Conflict resolution


What is Mediation?

Mediation is a flexible process conducted confidentially in which a trained neutral mediator, actively assists people and/or organisations to work towards a negotiated agreement of a dispute.

This can be a useful process at both an informal stage of a dispute or at a formal stage. Both parties are in ultimate control of the decision to settle and the terms that are agreed to resolve the matter.


Come Together
and Agree

Mediation can be a far more effective, plus a quicker and much cheaper, way of resolving issues than going through the courts. It can also reduce the associated stress and trauma, which can be the result of a lengthy legal dispute, for all parties.

Any form of dispute can be mediated; it does not necessarily need to be work or employee based; it an include business disputes, commercial disagreements and family matters.

We have seen mediation work, both personally and professionally; plus the difference it can make to all parties. It does need all parties to be willing to proactively participate in the process.

Although all our mediators are trained to be able to conduct civil and commercial mediations, our specialism is resolving conflict in the workplace and as a result our mediators have undergone further intense and specific training in this area.

Workplace Mediations

When to Consider Mediation

It is a fact that we are all different and when people come together in the workplace, conflict at some point is inevitable. Whilst there is still a time and place for traditional conflict resolution policies and process in the workplace, over the past few years there has been a strong movement towards a more flexible, informal, confidential and person centric approach which focuses on engaging the parties to work together to address the issues and develop strategies to prevent similar conflict arising in the future. Mediation has proved hugely effective in repairing and restoring relationships across all industries and levels within an organisation creating a more inclusive, diverse and transparent culture. Rather than allowing an issue to snowball into something larger and more damaging, mediation acts to stem the flow and restore peace.

Conflict Mediation

The business case for using mediation is it:

  • Provides a quick resolution 
  • Addresses low morale 
  • Reduce absenteeism
  • Reduces stress in the workplace
  • Increases productivity
  • Reduces the effect on the conflict on the wider team 
  • Improves retention rates
  • Reduces the risk of reputation damage
  • Facilitates Change and Transformation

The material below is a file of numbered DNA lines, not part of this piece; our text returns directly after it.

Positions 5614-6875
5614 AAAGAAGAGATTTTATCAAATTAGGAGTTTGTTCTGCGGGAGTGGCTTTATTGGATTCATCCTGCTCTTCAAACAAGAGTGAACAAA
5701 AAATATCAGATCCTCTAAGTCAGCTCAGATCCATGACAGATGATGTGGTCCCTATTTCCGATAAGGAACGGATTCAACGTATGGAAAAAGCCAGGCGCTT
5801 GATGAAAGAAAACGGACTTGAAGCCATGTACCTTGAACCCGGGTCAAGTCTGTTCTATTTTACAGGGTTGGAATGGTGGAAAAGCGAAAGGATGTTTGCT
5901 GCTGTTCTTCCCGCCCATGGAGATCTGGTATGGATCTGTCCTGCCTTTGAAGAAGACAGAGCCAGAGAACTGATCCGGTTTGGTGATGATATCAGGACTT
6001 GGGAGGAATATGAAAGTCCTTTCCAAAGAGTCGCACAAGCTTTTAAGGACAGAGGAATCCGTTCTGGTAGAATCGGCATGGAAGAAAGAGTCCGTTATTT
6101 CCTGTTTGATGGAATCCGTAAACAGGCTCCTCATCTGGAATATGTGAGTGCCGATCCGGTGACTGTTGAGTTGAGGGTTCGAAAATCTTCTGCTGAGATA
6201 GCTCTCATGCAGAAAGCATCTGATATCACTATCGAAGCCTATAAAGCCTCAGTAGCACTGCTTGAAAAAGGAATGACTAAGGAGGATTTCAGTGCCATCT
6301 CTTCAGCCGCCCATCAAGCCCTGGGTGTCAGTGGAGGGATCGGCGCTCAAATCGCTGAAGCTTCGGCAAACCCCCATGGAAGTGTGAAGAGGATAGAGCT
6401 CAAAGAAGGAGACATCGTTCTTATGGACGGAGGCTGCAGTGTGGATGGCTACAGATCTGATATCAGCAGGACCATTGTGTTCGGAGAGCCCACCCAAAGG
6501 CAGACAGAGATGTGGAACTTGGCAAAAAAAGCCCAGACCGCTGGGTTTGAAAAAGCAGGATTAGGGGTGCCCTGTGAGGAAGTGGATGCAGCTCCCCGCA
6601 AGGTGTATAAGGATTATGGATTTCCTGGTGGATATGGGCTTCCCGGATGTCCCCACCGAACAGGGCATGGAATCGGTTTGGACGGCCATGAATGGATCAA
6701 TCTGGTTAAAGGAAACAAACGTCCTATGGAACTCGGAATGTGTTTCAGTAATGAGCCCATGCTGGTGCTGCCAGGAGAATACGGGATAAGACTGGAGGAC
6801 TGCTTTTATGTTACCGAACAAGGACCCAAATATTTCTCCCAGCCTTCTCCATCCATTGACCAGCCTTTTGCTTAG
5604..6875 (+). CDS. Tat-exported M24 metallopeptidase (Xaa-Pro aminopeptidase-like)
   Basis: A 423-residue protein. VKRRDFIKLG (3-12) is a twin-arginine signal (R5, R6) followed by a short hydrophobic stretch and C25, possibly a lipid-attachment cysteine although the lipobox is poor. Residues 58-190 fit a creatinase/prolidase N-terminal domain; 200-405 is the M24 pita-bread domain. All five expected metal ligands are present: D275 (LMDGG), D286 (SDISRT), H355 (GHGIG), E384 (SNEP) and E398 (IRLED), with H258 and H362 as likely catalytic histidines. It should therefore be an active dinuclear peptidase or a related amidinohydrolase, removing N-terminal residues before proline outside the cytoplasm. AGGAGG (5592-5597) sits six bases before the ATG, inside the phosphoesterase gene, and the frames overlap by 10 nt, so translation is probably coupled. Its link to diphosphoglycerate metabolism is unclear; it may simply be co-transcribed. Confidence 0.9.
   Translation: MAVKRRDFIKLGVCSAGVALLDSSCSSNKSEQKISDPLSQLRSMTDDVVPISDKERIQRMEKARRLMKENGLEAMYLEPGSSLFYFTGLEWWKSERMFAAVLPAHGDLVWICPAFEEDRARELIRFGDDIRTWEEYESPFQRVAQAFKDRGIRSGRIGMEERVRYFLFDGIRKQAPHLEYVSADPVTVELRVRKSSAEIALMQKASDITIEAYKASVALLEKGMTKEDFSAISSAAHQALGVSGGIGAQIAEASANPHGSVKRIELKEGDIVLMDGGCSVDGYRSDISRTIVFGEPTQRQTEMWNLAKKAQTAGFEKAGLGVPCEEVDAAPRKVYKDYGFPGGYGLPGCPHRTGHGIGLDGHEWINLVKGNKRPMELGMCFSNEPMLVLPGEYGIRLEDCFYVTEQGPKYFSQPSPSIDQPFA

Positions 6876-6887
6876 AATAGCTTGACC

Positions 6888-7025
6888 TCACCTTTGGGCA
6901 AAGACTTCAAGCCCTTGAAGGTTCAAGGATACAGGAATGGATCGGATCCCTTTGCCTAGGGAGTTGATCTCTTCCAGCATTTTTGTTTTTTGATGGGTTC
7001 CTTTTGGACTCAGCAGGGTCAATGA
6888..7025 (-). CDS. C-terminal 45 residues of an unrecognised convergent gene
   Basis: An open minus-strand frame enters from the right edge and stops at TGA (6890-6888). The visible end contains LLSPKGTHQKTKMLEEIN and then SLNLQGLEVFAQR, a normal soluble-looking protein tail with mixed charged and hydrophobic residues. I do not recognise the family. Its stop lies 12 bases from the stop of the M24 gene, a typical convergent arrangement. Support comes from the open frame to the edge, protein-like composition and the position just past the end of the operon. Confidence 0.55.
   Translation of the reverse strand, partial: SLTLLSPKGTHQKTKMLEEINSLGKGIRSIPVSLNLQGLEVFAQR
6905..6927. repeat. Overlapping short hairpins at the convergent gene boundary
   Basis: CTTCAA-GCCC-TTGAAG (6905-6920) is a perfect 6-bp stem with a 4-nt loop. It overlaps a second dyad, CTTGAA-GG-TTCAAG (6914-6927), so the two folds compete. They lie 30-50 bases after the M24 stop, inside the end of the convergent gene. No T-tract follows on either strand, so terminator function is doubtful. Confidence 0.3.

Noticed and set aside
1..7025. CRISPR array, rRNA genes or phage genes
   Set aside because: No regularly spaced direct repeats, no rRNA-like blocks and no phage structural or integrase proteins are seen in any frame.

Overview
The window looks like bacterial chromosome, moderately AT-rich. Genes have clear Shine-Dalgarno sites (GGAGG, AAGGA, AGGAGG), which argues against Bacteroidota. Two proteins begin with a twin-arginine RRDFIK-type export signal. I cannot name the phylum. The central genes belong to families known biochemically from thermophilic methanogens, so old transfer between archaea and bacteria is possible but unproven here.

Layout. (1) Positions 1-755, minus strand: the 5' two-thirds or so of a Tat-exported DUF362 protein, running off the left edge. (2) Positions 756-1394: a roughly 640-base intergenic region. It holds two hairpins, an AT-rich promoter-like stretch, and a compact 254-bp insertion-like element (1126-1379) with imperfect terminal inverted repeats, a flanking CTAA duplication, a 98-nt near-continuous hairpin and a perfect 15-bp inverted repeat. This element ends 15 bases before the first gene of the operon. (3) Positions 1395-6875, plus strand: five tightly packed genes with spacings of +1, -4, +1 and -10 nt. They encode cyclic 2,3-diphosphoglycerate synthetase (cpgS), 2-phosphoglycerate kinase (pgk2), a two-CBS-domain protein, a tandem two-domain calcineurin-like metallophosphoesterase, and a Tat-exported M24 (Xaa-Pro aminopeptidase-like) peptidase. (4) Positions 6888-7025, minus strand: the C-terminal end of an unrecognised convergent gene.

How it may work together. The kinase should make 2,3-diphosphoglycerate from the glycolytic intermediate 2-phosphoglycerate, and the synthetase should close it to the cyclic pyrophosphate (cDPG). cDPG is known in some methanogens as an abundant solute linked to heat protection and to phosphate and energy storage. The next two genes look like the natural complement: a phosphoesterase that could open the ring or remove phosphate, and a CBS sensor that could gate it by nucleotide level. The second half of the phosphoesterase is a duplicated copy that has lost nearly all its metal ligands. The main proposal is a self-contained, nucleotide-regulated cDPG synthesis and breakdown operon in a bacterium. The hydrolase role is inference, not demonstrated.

• Improves trust and encourage openness  
  • Costs less in the long run
  • Repairs working relationships

The Business Case
for Mediation

In a 2019, the CIPD (Chartered Institute of Personnel and Development) conducted a study into the cost of conflict in the workplace and the results published in 2021 showed that over 9.7m employees (29% of the UK’s workforce) have had first-hand experience of conflict in the workplace which has impacted on their day to day work. This was estimated to have cost UK businesses a staggering £28.5 billion a year.

Benefits of Mediation
on the Employee

At the point a formal process is started, the likelihood of being able to restore a working relationship between the parties diminishes. The process labels a winner and a loser and that decision is in the hands of a more senior colleague or an external body such as an Employment Tribunal.

As well as the benefits to a business, the benefits to the individual employees and the wider team of early intervention in conflict situations are equally as powerful.  

Mediation can help restore the power imbalance for employees by empowering the parties to:​

  • Hold open and honest conversations that would normally be too difficult to have without fear of repercussions.
  • Explore both parties’ issues and concerns
  • Understand and empathise with each other’s emotions and situations.
  • Engage jointly in problem-solving to find a solution that each side feels is fair and reasonable.
  • Encourage better communication and establish workable relationships moving forward.
  • Develop the skills to resolve workplace difficulties for themselves in future.
  • Improve employees overall wellbeing.

The process

Both parties need to agree to mediation in order for it to work. It is a completely voluntary process to ensure that both parties come to mediation with the mindset that they want to try and resolve their issues. The mediator will be a completely neutral third party who has no decision-making capacity and will use their trained skills to facilitate effective communication between the parties. At the beginning of the process, the mediator will spend time with each of the parties individually exploring their issues, concerns and establishing the parties needs. Once this stage of the process has been completed, the parties are invited into a joint session where these issues and concerns are voiced, and their needs addressed, in a safe and secure environment.  The aim of the process is to encourage the parties to agree to certain actions which are then documented for clarity and presented in the form of an agreement between them. 

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